Embattled Forest Hill Band Director, Students May Get Council Support | Jackson Free Press | Jackson, MS

Embattled Forest Hill Band Director, Students May Get Council Support

The Jackson City Council will consider showing support for the former Forest Hill band director and the students he led in a controversial half-time performance in Brookhaven on Oct. 5. Photo courtesy JPS

The Jackson City Council will consider showing support for the former Forest Hill band director and the students he led in a controversial half-time performance in Brookhaven on Oct. 5. Photo courtesy JPS Photo by JPS

— The Jackson City Council will launch itself into the contentious Forest Hill High School Band fallout with two tasks: reinstate the band director and lift the suspension imposed on the band.

Ward 6 Councilman Aaron Banks and Ward 3 Councilman Kenneth Stokes both authored items in support of the band for the Oct. 23 council meeting. Although the council does not have jurisdictional authority to make changes concerning Forest Hill, these items could show solidarity with the Jackson Public Schools district, depending on the vote.

Banks, who wants the council to join him in asking the Mississippi High School Activities Association to lift the suspension of Forest Hill’s band, told the Jackson Free Press he believes the punishment is “harsh and extreme.” Banks played percussion at Forest Hill and later played in the Jackson State University band, the Sonic Boom. He worries about the suspension’s effect on students’ future opportunities.

“Especially for those seniors and their opportunity to be recruited by HBCUs, my concern is those students are missing those opportunities afforded to me,” Banks said this morning.

The Oct. 5 halftime skit allegedly depicting students shooting police officers on the field at Brookhaven High School drew immediate and even racist criticism from people around the state, including government representatives. Two Brookhaven police officers, Zach Moak and James White, had died from bullet wounds the week before the performance.

Newly minted JPS Superintendent Errick L. Greene said the scene was an interpretation of the movie "John Q,” starring Denzel Washington as a man who took hostages at a hospital because he was unable to afford health services to save his son. Students and supporters say that the point of the skit was to urge people to not resolve problems with violence.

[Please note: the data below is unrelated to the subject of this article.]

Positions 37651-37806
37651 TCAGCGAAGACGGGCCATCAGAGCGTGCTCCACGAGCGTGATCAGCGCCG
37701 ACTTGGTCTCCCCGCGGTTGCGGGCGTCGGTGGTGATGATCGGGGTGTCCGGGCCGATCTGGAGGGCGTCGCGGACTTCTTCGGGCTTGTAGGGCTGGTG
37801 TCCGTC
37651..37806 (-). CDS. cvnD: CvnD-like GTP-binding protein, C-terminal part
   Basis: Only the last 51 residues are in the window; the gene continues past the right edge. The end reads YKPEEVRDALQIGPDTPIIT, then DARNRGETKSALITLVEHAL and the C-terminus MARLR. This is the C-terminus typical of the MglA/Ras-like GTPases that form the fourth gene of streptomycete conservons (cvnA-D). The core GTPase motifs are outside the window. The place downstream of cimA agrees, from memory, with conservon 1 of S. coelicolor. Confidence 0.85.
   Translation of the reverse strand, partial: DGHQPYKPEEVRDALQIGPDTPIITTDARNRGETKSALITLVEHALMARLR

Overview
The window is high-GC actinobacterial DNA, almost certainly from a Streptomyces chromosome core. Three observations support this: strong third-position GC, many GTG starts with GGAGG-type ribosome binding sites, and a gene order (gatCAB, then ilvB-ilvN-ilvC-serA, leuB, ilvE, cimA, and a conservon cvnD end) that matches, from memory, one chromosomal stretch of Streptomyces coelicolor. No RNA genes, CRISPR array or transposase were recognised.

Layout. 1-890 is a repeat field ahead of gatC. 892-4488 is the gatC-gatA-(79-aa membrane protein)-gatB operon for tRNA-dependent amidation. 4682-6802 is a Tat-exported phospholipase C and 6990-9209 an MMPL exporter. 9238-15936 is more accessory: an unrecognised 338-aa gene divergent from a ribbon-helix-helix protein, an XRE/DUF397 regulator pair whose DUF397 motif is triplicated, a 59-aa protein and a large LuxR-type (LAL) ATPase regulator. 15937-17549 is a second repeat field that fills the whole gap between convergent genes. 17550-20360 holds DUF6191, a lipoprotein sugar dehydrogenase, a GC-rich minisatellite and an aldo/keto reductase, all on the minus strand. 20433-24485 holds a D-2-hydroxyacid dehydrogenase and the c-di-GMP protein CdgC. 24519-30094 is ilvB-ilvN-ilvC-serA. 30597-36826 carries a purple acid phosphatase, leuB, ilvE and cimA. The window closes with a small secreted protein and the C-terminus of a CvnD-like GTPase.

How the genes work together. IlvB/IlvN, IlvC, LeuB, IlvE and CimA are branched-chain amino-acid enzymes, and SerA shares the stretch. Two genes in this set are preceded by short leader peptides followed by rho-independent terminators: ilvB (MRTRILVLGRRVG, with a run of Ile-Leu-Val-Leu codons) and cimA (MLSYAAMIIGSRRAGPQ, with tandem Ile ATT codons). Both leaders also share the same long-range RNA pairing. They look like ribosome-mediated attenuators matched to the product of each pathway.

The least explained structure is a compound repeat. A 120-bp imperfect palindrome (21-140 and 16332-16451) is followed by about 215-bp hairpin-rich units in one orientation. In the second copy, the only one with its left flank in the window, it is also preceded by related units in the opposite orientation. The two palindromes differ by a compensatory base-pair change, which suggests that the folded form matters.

Band Director: ‘The Worst Day of My Life’

After a photo of the skit went viral, the Mississippi High School Activities Association placed the Forest Hill High School Band on restrictive probation for the rest of the school year, and the JPS school board is appealing the decision. The district will not comment on whether or not the band director, Demetri Jones, has been fired from his post, calling it “a personnel matter."

Jones told Othor Cain in a Facebook Live interview that he was placed on administrative leave with pay initially and then received a termination letter from the superintendent.

“That particular day was the worst day of my life considering the fact that I did everything that a leader would do when I recognized that this situation was bad timing,” Jones told Cain.

Jones said theme of the show was in fact “John Q,” and he planned the show over the spring and summer, drawing inspiration from the 2002 movie. Jones said he wanted to push the kids to perform an emotional show. He said he submitted the theme of the show to MHSAA for approval at the end of August.

The former director said he did not know about the Brookhaven officers until after the performance when a parent approached him. He said he had missed the news because he gets “laser-focused” during competition season.